Jerusalem in 48 Hours

Why Israel? Isn’t it dangerous? What are you going to eat? Are you going to Jerusalem also? Are you on a pilgrimage?

The questions bombarded us.

The Dome of the Rock or Kippat ha-Sela, Jerusalem
The Dome of the Rock or Kippat ha-Sela, Jerusalem

Sure, Jerusalem is a holy city for the 3 major mono-theistic religions of the world but this one is a contrasting journey of the current Jerusalem and the Old walled city.

Jerusalem itself has been more or less continuously inhabited for the last 4000+ years. The original city, inside the walls, was just about one square kilometer. Now it has grown to 125 Sq KM. Quickly mounting the Mt. Scopus we see before us a sweeping view of the old city. Dome of the Rock shines at its best and Holy Sepulchre stands at a distance.

Almost all the buildings sport a similar color and architecture owing to two reasons. One, by a rule the owners are advised to use the Dolomite stone which is available in abundance in this region and two, to have arched windows on the façade.

View of Walled city of Jerusalem from Mount Scopus. Dome of rock
View of Walled city of Jerusalem from Mount Scopus. Dome of rock is prominently visible

We descend and drive towards Yad Vashem, some distance away, the biggest memorial in Israel to the holocaust victims, on a hill suitably called the Mount of Remembrance.

Hall of names at Yad Vashem or the holocaust museum
Hall of names at Yad Vashem or the holocaust museum

This is not only a memorial for the 6 million Jews who lost their lives in the holocaust; this also works as a research and education center on the holocaust. Entering one room after another we have goosebumps that stay till we step out of the museum. Artifacts, books, clothes, footwear and other belongings bring tears in our eyes. The last room, the Hall of Names, has files and files containing the names of the heroes.

The Children's Memorial at Yad-Vashem or the holocaust museum
The Children’s Memorial at Yad-Vashem or the holocaust museum

Goosebumps start all over again when we enter the memorial for all the 1.5 million children who lost their lives to the mindless killings. Projected on the glass are the photos of the young boys and girls and in the background we can hear their names, age and country of origin. Millions of reflections of twinkling lights, which actually originate from just 5 candles kept at various angles using mirrors, intensify the grief. There is also a memorial named Righteous among the nations, for all those non-Jews who risked their lives and helped Jews at their time of plight.

Anish Kapoor's Turning world upside down at Israel Museum, Jerusalem
Anish Kapoor’s Turning world upside down at Israel Museum, Jerusalem

Jerusalem can also be called the city of museums! The Israel Museum, one of the biggest, is our next stop.

The first thing we notice about Israel Museum is that it looks like an open air museum. The 20-acre campus sprawls across the lip of central Jerusalem’s Valley of the Cross and is divided into three sections featuring an impressive variety of around 50,000 collections from prehistoric archaeology to contemporary art of today.

Miniature Jerusalem at Israel Museum, Jerusalem
Miniature Jerusalem at Israel Museum, Jerusalem

A mini Jerusalem, a model of Jerusalem city depicting its topography and architectural character in the Second Temple Period, greets us with historical context to the Shrine’s presentation of the Dead Sea Scrolls.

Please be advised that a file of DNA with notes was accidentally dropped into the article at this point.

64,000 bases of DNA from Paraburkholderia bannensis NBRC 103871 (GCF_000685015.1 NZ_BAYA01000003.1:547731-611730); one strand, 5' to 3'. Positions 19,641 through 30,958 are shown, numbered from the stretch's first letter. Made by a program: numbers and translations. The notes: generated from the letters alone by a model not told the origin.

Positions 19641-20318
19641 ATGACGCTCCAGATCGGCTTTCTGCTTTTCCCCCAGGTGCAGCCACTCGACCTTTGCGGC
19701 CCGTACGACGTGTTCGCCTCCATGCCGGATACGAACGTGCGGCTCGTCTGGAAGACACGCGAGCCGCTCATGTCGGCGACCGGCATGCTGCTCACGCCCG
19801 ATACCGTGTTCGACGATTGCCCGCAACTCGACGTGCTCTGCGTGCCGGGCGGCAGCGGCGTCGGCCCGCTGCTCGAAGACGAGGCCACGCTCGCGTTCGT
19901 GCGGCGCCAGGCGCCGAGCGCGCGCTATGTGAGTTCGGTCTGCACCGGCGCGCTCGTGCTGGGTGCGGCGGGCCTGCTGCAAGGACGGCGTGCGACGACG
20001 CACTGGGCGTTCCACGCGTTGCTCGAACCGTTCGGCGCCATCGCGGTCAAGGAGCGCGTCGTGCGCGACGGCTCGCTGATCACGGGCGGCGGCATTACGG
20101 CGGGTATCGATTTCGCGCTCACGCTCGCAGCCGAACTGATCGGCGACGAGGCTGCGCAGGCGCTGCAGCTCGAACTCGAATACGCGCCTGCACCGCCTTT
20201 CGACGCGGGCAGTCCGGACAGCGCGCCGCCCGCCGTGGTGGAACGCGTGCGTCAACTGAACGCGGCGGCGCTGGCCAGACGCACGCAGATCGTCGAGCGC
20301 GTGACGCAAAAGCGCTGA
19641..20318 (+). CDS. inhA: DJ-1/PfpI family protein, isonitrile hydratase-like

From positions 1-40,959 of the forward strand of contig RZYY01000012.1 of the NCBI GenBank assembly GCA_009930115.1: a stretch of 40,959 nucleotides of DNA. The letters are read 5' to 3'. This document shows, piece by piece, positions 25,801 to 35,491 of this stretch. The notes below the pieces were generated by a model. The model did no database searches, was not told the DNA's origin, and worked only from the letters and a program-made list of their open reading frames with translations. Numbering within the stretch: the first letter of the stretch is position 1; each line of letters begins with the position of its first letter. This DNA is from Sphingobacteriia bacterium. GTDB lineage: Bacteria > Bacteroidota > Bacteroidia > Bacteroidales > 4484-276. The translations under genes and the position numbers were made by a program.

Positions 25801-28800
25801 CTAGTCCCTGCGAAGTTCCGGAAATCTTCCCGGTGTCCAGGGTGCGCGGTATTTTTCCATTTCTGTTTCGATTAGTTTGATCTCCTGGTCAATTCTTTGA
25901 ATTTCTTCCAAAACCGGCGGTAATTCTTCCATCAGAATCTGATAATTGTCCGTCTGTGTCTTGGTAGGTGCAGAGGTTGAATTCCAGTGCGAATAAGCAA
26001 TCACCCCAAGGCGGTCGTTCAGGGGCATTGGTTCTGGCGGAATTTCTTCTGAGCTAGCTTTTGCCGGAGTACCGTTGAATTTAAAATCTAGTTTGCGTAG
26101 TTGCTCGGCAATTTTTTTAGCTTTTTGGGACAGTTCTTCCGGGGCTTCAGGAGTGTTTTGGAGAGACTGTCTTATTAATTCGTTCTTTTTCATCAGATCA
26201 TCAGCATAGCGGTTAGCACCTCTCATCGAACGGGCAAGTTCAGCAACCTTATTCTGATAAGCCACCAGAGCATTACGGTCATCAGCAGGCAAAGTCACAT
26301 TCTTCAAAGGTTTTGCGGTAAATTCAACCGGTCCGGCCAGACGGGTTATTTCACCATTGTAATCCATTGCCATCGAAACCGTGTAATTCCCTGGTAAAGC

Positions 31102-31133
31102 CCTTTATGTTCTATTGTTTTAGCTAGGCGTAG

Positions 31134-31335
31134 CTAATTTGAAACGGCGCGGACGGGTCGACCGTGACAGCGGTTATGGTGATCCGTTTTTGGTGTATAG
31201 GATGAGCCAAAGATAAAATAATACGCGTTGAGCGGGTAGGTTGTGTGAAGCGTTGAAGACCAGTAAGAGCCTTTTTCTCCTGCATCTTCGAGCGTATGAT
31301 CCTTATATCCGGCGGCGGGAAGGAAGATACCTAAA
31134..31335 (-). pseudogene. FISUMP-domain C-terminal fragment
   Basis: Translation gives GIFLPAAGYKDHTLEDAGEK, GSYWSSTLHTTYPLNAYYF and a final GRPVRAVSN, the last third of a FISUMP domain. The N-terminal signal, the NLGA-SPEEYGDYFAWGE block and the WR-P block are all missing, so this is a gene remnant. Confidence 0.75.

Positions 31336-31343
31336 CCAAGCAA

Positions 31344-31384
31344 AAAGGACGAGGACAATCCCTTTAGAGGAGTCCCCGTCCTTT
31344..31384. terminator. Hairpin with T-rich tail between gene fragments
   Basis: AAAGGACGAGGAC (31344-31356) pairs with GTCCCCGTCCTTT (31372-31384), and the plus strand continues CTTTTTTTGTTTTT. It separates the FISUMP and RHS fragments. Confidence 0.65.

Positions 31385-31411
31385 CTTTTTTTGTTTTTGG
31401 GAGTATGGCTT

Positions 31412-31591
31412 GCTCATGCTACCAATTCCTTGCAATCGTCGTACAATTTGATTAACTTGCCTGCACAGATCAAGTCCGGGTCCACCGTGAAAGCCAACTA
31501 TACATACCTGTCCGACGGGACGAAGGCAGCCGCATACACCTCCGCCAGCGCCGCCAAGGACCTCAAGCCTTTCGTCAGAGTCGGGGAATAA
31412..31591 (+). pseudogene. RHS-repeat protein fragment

Among the highlights of the Museum, is the Shrine of the Book resembling the lids of the jar which houses the Dead Sea Scrolls, the oldest biblical manuscripts in the world.

While the most interactive is the children’s wing with its multiple workshops, the Art Garden is clearly a winner. It displays the evolution of the modern western sculptural tradition. An Oriental landscape combined with Jerusalem hillside, the garden serves as a platter to sculptures by international masters such as Pablo Picasso, Auguste Rodin, Henry Moore, Mark Dion, James Turrell, Israeli artists Benni Efrat and Menashe Kadishman and India’s Anish Kapoor. Anish Kapoor’s Turning the World Upside Down is the real leader.

A street in Walled City of Jerusalem
A street in Walled City of Jerusalem

Closer to the old city, just outside the Zion Gate, lies the historic Mount Zion. King David is said to have set up his palace and the City of David here, in around 1000 BC. We can see the Tomb of King David, the room where Jesus had the Last Supper (the cenacle), place where he regularly met his disciples, and also Dormition Abbey, where Virgin Mary fell into an eternal sleep. On the slopes is the grave of Oskar Schindler and is perhaps the most visited grave in Jerusalem.
The Tower of David museum, besides presenting Jerusalem’s history, has a sound and light show. Night Spectacular is billed as one of its kind in the world! Suddenly the dead stones of the citadel seem to come to life at night and we are transported many centuries in the past.

Western Wall or the wailing wall, Jerusalem
Western Wall or the wailing wall, Jerusalem

A visit to Jerusalem is not complete without following the paths of countless pilgrims of the 3 religions. One of the walls surround the temple mount, the Western wall, is the most sacred place for the Jews. The wall and the adjoining plaza is in two separate parts for men and women. It is also called the Wailing Wall since many worshippers come here to mourn the destruction of their temple several centuries before. It is believed wishes and prayers written on slips of paper stuck in the crevices between the stones will come true.

A set of stairs leads us to a vantage point from where the golden Dome of Rock is visible. It is situated on the temple mount and is perhaps the oldest Islamic architecture. It is believed that Prophet Mohammed ascended to heaven from this spot.

A few hundred meters inside Lions Gate is the starting point of Via Dolorosa which literally means the “way of sorrow”. It is believed to be the route taken by Jesus on way to his crucifixion. Today is Friday and we follow the procession taken out by the priests of various Christian domains.

Station #9 , Via Dolorosa . Holy Sepulchre Church
Station #9 Last point of Via Dolorosa. All other stations are believed to be inside Holy Sepulchre Church

The route starts from the church of flagellation where Pontius Pilates pronounced Judgment on Jesus  to the ninth station just outside the Holy Sepulchre Church, depicting the place where Jesus falls the third time. One priest recites what happened at each station of the cross. Other stations, including crucifixion sites, are all inside the church of Holy Sepulchre, the holiest place for Christians.

Street Market, Walled City, Jerusalem
Street Market, Walled City, Jerusalem

The streets of the walled city seem to be like one big bazaar! Most of them geared to entice the tourists with their beautiful wares. Exquisite ceramic works claimed as original Armenian in one shop vying for attention with another selling souvenirs. So are those selling religious artifacts and clothes. Our favourite, however, is in the Muslim Quarters near Damascus Gate where they sell aromatic spices of all types. This is where we had one of the tastiest falafel.